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Looking at the Girl’s Side: Character Analysis of Jig in Hills like White Elephants by Ernest Hemingway

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Looking at the Girl’s Side: Character Analysis of Jig in Hills like White Elephants by Ernest Hemingway

“Hills like White Elephants” by Ernest Hemingway is about a girl who finds herself in a situation where she has to choose between keeping her baby and having an abortion. Having the operation means she can keep her current lifestyle where she travels around Europe and tries new things with her partner, who clearly wants her to have the abortion and pressures her to do it. As the story progresses, she goes back and forth between wanting to keep the baby and wanting to please her partner. The character of Jig has two main features: she is indecisive and dependent.

        Jig’s indecisiveness is shown three times in the story. The first time is when she says that the hills look like white elephants. After her statement sparks a little argument between her and the American, Jig changes her mind and withdraws her statement by saying that “’They’re lovely hills’” (229) and that “’[The hills] don’t really look like white elephants’” (229). White elephants are often used as a metaphor for something that has little or no value. In this story, the white elephant is a metaphor for Jig’s unborn child. Retracting her previous statement about the hills, suggests that Jig is uncertain about having the operation. The second time is when Jig is constantly seeking reassurance from the American before making any decisions. For example, when Jig asks the American, “’and if I do [the operation] then you’ll be happy and the things will be like they were and you’ll love me?’” (230) tells us that Jig is uncertain about the choice that she has to make which is, to have the operation or keep her child. The previous quotation also shows that she is uncertain about being happy after the operation if she decided to go through it. The third time is when Jig goes to the other side of the station and tells the man that they “’could have everything’” (231). When the American agrees with what she said, she contradicts him and tells him that it has all been taken away from them and that they can never get it back. The previous scenario supports the fact that Jig still has wavering feelings towards the operation. The previous examples show that Jig is, therefore, indecisive.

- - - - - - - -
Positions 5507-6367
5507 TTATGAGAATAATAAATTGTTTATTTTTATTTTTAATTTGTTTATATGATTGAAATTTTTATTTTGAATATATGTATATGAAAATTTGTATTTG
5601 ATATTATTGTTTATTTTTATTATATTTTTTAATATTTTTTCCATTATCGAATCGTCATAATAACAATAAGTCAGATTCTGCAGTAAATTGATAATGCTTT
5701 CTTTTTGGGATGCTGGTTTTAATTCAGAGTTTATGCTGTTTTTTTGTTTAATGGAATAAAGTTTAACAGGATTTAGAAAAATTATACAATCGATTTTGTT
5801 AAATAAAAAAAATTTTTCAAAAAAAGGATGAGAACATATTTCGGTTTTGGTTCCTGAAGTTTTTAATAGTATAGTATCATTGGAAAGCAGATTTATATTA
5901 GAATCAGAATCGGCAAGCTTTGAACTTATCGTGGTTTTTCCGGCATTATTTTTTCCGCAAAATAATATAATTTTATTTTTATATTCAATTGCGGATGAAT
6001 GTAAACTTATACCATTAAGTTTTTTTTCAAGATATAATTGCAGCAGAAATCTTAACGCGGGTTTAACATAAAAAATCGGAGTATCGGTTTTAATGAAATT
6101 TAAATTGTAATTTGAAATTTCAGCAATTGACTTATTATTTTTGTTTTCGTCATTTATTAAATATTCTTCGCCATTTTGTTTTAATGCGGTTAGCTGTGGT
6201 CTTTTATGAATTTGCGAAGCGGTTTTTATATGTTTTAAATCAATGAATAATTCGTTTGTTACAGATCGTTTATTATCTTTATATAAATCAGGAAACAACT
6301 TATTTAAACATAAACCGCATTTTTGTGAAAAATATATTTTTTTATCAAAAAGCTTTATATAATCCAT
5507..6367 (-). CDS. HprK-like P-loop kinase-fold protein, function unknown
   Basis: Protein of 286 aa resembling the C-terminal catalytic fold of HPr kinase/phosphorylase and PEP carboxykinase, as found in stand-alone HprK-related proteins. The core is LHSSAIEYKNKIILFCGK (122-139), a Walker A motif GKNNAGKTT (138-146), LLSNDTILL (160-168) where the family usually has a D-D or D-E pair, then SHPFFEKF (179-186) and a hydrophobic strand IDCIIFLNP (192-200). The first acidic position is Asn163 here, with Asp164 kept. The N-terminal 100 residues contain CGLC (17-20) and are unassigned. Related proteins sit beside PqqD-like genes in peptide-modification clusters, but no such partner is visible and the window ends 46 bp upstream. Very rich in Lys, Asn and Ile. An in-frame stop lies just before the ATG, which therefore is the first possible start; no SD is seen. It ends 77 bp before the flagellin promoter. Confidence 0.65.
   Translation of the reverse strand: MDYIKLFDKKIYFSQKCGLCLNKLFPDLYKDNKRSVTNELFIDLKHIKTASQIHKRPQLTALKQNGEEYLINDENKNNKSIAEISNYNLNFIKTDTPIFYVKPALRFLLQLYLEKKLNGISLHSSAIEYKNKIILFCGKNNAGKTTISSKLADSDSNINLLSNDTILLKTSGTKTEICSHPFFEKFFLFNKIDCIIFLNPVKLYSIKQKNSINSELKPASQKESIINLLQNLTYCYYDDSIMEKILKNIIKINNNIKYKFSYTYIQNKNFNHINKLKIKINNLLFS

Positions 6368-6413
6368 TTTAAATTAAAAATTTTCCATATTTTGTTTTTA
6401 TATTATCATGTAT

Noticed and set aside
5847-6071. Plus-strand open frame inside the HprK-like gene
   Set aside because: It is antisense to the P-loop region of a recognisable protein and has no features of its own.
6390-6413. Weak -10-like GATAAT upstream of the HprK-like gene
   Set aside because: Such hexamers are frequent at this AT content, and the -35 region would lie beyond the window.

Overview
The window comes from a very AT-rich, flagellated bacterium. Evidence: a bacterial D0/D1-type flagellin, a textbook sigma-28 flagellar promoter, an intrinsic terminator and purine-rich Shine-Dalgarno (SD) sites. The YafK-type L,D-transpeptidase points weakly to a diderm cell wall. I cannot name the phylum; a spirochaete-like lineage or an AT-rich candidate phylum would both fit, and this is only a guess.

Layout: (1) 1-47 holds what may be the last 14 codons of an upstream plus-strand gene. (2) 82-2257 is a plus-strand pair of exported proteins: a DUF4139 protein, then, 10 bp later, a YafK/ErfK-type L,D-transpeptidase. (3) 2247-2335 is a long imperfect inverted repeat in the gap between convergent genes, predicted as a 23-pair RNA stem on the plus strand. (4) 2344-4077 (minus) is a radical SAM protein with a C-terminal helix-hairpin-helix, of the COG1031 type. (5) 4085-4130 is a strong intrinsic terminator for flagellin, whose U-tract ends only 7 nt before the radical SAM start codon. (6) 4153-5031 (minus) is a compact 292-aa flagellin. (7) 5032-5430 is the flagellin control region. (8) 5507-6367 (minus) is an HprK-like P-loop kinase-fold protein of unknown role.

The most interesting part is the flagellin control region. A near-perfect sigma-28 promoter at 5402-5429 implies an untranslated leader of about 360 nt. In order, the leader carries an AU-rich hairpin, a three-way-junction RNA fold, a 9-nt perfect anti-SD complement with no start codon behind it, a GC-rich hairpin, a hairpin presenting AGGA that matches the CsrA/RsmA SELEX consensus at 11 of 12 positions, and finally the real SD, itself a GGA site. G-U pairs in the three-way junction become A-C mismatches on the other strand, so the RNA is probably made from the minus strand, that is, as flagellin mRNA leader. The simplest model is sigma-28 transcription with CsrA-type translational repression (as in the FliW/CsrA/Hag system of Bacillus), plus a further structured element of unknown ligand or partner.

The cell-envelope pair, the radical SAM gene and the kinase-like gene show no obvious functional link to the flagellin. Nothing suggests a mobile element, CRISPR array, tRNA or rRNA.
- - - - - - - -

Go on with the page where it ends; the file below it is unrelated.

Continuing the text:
Jig’s dependence is shown three times in the story. The first time is when she wants to try a new kind of liquor. When Jig asks the American, “’could we try [Anis del Toro]?’” (228) tells us that Jig cannot order a beverage for herself without having to rely on the American’s ability to speak Spanish. Jig’s inability to speak and understand Spanish is shown when she asks the man what Anis del Toro means. Her inability to understand and speak Spanish is one of the main reasons why she needs to rely on the American. The second time is when she has to negotiate with the American before making decisions. For example, When Jig asks the American questions such as, “’What should we drink?’” (228) and “’Should we have another drink?’” (231) suggest that she is unable to make her own decisions and must consult with the American before doing anything. The third time is when she said, “’Then I’ll do [the abortion] because I don’t care about me’” (230) tells us that she is afraid that keeping the baby will jeopardize her relationship with the American. Her capability of letting go of her baby and sacrificing her own well-being in order to please the American supports the fact that her happiness depends on the man’s happiness. The examples above show that Jig is, therefore, dependent.

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"Looking at the Girl’s Side: Character Analysis of Jig in Hills like White Elephants by Ernest Hemingway." EssaysForStudent.com. 07, 2016. Accessed 07, 2016. https://www.essaysforstudent.com/Literature/Looking-at-the-Girls-Side-Character-Analysis-of/103326.html.